Other employees who primarily use desktop computers may find a Chromebook a much more powerful productivity booster for a secondary mobile device compared with smartphones and tablets. While the devices may have slower CPUs than comparable laptops, they’re running an OS with little overhead bloat, so they tend to offer a smooth user experience.

Cloud-Based Advantages

The Cloud-based nature of Chromebooks makes them a great asset for malware prevention and simplified disaster recovery. According to Google, Chromebooks “are designed from the ground up to defend against malware and viruses.” Additionally, all files saved in web applications are stored in the Cloud, which means the disaster recovery process amounts to simply reloading the operating system. Moreover, Chromebooks are highly secure in the event of theft since they don’t store confidential data on the device itself.

Low Cost

Chromebooks are a cost-effective option for many companies, but small startups may have the most to gain. Don’t use—or can’t afford—costly management tools, server hardware, and other infrastructure? Chromebooks start as low as $150, with more capable models in the $200-250 range; high-end Chromebooks hit the cost ceiling at $500. These are much cheaper than typical enterprise laptops, making them an affordable alternative. Chromebooks are also a great option for business trips, considering three-day laptop rentals can cost between $70 and $150 per employee.

Results May Vary

Chromebooks aren’t for everyone, so make sure the device fits seamlessly into your workflow before making a company-wide commitment. If, for example, your employees need powerful systems with proprietary software for intense applications like video editing, rendering 3D models, or financial modeling, and these tasks are not offloaded into the Cloud, then Chromebooks are not for you. Also, it’s worth keeping in mind that Chromebooks lose most of their functionality when working in areas without an Internet connection, and that configuring a Chromebook to print isn’t as easy as on a PC or Mac.

That said, many of the Chromebook’s shortcomings could see improvements soon: Google is planning to add Android application support in the near future. If your workflow can adapt well to Chromebooks, the pros may outweigh the cons and then some.

Transitioning to the Cloud? “Know Before You Go”

Tuesday, January 26th, 2016


The Cloud is here to stay—and growing before our eyes. Even the customer segment that the marketing world terms late adopters—the last people to “get on the boat” of tech trends—are finally taking a hard look at migrating at least some of their IT to Cloud-based apps.

One big reason is that their existing data center infrastructure has reached the end of the line. In the depths of the Great Recession, belt-tightening and bean-counting left many companies reluctant to spend the capital to replace their on-premise server equipment, squeezing out a few more years beyond their recommended service life. When it’s finally time to usher obsolete servers into retirement, IT managers are weighing the pros and cons of deploying Cloud services over purchasing new hardware outright.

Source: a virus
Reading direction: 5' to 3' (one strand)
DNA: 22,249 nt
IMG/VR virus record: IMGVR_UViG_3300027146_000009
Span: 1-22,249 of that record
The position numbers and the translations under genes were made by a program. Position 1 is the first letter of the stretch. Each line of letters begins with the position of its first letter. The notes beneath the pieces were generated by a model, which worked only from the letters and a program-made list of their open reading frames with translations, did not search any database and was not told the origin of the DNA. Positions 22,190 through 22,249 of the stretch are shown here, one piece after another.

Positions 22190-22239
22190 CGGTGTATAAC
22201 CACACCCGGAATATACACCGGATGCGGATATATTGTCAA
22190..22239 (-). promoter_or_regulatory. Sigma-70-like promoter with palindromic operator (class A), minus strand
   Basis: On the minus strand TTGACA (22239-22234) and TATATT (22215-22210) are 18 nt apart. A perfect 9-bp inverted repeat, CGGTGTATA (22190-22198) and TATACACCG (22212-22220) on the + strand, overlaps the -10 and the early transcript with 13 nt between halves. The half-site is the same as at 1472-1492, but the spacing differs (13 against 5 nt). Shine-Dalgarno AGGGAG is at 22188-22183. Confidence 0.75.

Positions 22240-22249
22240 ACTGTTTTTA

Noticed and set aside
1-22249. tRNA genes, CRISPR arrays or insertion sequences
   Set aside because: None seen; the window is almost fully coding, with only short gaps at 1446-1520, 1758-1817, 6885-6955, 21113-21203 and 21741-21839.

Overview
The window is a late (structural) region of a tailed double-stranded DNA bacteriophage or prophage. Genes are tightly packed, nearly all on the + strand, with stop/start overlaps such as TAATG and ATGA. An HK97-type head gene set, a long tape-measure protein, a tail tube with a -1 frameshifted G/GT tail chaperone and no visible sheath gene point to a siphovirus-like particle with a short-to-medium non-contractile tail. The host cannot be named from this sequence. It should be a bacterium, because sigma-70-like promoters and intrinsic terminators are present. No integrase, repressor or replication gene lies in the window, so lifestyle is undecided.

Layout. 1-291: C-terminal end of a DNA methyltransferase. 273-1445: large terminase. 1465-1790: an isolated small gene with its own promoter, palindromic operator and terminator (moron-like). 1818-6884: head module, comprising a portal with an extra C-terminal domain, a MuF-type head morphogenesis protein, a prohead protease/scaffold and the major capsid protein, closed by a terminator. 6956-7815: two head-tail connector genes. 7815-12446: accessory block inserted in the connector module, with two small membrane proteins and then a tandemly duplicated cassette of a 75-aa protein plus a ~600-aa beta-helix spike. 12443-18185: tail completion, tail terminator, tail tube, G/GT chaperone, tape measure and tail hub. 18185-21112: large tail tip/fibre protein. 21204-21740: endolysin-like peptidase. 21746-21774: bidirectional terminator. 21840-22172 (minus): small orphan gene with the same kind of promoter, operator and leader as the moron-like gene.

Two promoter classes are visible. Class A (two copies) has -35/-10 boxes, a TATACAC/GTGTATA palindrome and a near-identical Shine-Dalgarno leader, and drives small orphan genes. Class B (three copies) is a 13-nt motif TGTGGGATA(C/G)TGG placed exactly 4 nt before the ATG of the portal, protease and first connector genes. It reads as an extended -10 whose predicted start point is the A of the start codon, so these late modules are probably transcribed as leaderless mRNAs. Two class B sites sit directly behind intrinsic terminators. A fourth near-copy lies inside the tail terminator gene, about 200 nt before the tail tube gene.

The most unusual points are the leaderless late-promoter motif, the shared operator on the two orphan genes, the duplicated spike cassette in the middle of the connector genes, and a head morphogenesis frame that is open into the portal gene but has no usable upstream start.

Is the Cloud right for you? Maybe.

The hardware/Cloud argument isn’t all that different from deciding whether to purchase or lease a new automobile. Both options have tangible advantages—which, depending on the salesperson’s objective, they’ll play up. Hardware vendors will insist that direct ownership translates into a higher ROI over the long haul, while Cloud service providers will stress a speedier turnkey deployment with lower pay-as-you-go (or pay-as-you-need) pricing, eliminating a need for hefty upfront financing. Depending on who’s trying to sell what, it’s easy to play with the numbers—and leave the customer’s head spinning!

Before you turn to the Cloud simply because “Cloud looks cheaper,” don’t forget to read the fine print.

As we talked about in our Desktop-as-a-Service (DaaS) series last August, the flexibility of the Cloud can be tempered by vendors’ hidden charges, such as software license fees, shifting between “service tiers,” locking customers into a minimum number of desktops, or other unfavorable contract terms. Service that looked competitively priced at the beginning can look less attractive as costs creep upward.

A Top-Down Approach

Instead of basing these decisions on the bottom line, look at them from the top down. Which IT functions would be better served via the Cloud? Many companies begin with transitioning their email system from onsite servers to Cloud-based email, because the vendor becomes contractually responsible for keeping the system up and running 24/7 (when email goes down, so does your whole company!). They’ll also assume the required day-to-day maintenance of upgrades, add-ons, and security patches, as we know email is the primary gateway for hackers and malware.

We anticipate a future where most small businesses will rely on the convenience of the Cloud, simply networking each desktop into a single modular connection to an outside provider. Our point today is that transitioning to the Cloud involves a strategy for determining the logistics—what, where, how, and why. If you’d like some advice on crafting a successful Cloud strategy for your company, contact us.